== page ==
Women’s conference targets gender stereotypes

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Clad in a pale blue blazer with a slender American-flag armband wrapped around her bicep and her hair pulled straight back, Veronica Rose gave women attending the World of Working Women conference a glimpse of what a modern-day Rosie the Riveter looks like.

But while the World War II female icon was filling an employment vacuum left by overseas soldiers, Rose fought her way to success through a field saturated with men.

Rose, the president and CEO of Aurora Electric Inc. in Jamaica, was one of three Queens businesswomen who offered their insights at a panel discussion at the end of Friday’s daylong conference, sponsored by the Queens Women’s Center and the TimesLedger newspapers.

Rose, the first woman in the city to hold a Master Electrician license, founded a business that made it onto this year’s Inc. magazine list of the nation’s 500 fastest growing companies as No. 140.

“All of the greatest successes you can emulate didn’t come from that warm fuzzy feeling,” Rose told women gathered at the conference. “It was either from desperation or perspiration.”

The conference, which also featured seminars and a job fair, was targeted at women who have never worked, women who are re-entering the job market and those who are changing careers, said Ann Jawin, the founder of the Queens Women’s Center.

“Unless a woman is economically independent, she cannot be free,” Jawin said.

Mary Murphree, the regional administrator of the Women’s Bureau in the U.S. Department of Labor, pushed the women in the audience to go for any of the countless construction jobs that will become available as the city rebuilds from the World Trade Center disaster.

“There is no reason, ladies, that we cannot have and perform those jobs,” she said.

The gender stereotypes preventing women from entering the construction trades were only one of many conventions the women who attended the conference were encouraged to defy.

Mary Murphy, a correspondent for the WB 11 News at Ten, recalled during her keynote address how unlikely her dream of entering broadcast journalism had been when she was growing up in Woodside.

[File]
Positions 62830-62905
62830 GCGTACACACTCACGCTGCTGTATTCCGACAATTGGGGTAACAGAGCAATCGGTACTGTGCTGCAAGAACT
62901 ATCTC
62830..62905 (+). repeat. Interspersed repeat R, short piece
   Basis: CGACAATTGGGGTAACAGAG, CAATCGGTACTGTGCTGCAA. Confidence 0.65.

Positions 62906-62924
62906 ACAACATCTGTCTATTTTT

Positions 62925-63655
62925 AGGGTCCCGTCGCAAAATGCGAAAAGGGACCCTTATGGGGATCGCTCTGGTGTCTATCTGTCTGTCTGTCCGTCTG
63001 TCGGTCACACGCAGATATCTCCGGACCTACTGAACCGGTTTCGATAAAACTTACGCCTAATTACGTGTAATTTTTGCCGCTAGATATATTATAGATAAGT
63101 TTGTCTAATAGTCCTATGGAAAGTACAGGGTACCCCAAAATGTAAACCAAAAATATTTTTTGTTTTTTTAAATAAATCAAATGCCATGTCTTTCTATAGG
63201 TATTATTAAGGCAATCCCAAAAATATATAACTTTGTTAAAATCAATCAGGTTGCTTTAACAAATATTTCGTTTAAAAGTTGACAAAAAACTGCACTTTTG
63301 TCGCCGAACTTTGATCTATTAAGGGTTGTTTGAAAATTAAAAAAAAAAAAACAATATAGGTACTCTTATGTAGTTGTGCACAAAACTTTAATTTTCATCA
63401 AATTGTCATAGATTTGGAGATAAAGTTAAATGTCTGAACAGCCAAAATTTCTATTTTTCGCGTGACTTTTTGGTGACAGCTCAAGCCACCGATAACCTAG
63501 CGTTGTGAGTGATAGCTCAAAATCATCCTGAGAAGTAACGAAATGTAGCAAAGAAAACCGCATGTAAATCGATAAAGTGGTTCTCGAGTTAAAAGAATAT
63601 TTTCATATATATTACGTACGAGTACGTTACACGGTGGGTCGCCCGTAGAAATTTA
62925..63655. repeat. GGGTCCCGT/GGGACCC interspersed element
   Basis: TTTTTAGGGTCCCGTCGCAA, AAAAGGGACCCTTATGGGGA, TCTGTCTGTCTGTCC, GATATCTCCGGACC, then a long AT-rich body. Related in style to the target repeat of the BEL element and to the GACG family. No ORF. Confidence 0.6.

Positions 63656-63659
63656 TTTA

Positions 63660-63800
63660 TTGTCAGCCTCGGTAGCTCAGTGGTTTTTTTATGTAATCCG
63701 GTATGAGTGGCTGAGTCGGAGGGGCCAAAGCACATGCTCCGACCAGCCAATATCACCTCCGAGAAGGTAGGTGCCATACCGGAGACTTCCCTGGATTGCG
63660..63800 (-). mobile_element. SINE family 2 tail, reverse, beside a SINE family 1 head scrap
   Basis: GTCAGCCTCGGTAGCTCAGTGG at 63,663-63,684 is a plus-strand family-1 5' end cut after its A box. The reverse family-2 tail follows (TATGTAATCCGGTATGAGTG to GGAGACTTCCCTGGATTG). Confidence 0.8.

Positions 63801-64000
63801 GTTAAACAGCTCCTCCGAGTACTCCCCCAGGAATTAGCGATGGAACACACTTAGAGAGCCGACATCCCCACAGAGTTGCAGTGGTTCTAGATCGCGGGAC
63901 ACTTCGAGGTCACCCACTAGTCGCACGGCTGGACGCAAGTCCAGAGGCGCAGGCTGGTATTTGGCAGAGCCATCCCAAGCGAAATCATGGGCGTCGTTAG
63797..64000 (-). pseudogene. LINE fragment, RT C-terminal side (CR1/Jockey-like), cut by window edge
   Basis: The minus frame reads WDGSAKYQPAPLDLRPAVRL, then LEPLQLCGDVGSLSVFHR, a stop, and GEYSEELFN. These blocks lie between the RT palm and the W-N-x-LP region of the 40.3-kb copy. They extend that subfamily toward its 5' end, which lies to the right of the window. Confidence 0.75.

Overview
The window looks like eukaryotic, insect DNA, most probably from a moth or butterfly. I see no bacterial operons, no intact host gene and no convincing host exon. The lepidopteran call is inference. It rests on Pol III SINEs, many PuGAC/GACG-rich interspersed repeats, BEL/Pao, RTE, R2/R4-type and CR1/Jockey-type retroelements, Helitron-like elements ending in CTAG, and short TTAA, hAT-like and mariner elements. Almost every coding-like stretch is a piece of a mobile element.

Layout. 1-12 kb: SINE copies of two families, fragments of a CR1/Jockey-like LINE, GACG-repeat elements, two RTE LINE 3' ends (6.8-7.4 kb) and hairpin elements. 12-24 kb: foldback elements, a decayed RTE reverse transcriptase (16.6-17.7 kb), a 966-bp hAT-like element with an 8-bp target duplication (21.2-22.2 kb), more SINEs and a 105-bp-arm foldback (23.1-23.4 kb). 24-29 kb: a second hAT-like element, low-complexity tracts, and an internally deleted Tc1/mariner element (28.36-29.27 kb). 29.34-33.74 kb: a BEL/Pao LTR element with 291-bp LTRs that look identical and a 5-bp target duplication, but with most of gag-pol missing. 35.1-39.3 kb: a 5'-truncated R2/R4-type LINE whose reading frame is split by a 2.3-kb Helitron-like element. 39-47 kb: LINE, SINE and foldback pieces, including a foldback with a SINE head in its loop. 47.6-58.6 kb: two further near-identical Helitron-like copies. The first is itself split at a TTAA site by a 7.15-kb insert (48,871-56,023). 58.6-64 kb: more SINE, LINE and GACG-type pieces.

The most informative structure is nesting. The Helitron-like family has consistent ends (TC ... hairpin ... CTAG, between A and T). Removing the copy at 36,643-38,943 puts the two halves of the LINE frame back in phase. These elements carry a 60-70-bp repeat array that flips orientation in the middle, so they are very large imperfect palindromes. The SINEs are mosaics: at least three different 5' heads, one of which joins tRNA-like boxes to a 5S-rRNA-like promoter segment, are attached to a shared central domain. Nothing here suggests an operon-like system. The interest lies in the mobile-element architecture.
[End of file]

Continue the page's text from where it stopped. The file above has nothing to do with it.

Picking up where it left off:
“A career in television did not seem like a possibility to me,” said Murphy, the daughter of a bus driver father and waitress mother.

Although the newsroom at CBS was intimidating when she first arrived as an intern from Queens College in the early 1980s, she soon gained enough confidence to disprove the nickname of “Sister Mary” that had been coined by coworkers amused by her Catholic school background.

“You cannot stay shy and timid and succeed in the news business, or any business for that matter,” she told the audience.

Still, some conventions are so pervasive that neither women nor men are likely to escape their grasp. Thus a fashion show and beauty seminars showed women how to dress the part in a world where first impressions are based on appearance.

Sabahat Anwar of Fresh Meadows, who had her hair done by Bayside stylist Lynne Schillino before a small crowd, attended the conference as part of a three-month job training program in which she had enrolled to get a boost entering the work force.

“My family is done, so now I can do something for myself,” said Anwar, the mother of 6-month and 3-year-old daughters.

For all the women at the conference, the forums and job fair offered ideas and inspiration for new directions to turn in their careers.

“I’m sort of at a crossroads,” said Deborah Harper of Forest Hills. “I know I need to do something more or different, but I can’t figure out which direction to go in.”

For many women, however, the conference provided at least one employment idea they had never before considered.

Before leaving, they grilled Rose about how to earn an electrician’s license.

Reach reporter Dustin Brown by e-mail at or call 229-0300, Ext. 154.

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